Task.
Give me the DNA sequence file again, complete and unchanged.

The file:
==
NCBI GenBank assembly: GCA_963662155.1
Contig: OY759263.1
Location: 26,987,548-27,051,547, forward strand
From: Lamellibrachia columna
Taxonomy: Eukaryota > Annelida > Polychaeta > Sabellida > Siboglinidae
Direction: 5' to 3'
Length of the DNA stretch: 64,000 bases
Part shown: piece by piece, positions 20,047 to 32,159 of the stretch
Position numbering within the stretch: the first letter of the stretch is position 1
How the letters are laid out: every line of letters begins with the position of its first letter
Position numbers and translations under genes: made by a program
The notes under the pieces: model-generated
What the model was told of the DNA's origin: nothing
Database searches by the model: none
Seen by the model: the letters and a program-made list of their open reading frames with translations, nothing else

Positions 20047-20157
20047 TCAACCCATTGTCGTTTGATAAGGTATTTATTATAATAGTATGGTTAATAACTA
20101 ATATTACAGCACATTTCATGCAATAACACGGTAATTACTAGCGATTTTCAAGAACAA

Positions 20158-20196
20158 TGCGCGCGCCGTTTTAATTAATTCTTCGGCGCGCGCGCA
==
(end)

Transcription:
NCBI GenBank assembly: GCA_963662155.1
Contig: OY759263.1
Location: 26,987,548-27,051,547, forward strand
From: Lamellibrachia columna
Taxonomy: Eukaryota > Annelida > Polychaeta > Sabellida > Siboglinidae
Direction: 5' to 3'
Length of the DNA stretch: 64,000 bases
Part shown: piece by piece, positions 20,047 to 32,159 of the stretch
Position numbering within the stretch: the first letter of the stretch is position 1
How the letters are laid out: every line of letters begins with the position of its first letter
Position numbers and translations under genes: made by a program
The notes under the pieces: model-generated
What the model was told of the DNA's origin: nothing
Database searches by the model: none
Seen by the model: the letters and a program-made list of their open reading frames with translations, nothing else

Positions 20047-20157
20047 TCAACCCATTGTCGTTTGATAAGGTATTTATTATAATAGTATGGTTAATAACTA
20101 ATATTACAGCACATTTCATGCAATAACACGGTAATTACTAGCGATTTTCAAGAACAA

Positions 20158-20196
20158 TGCGCGCGCCGTTTTAATTAATTCTTCGGCGCGCGCGCA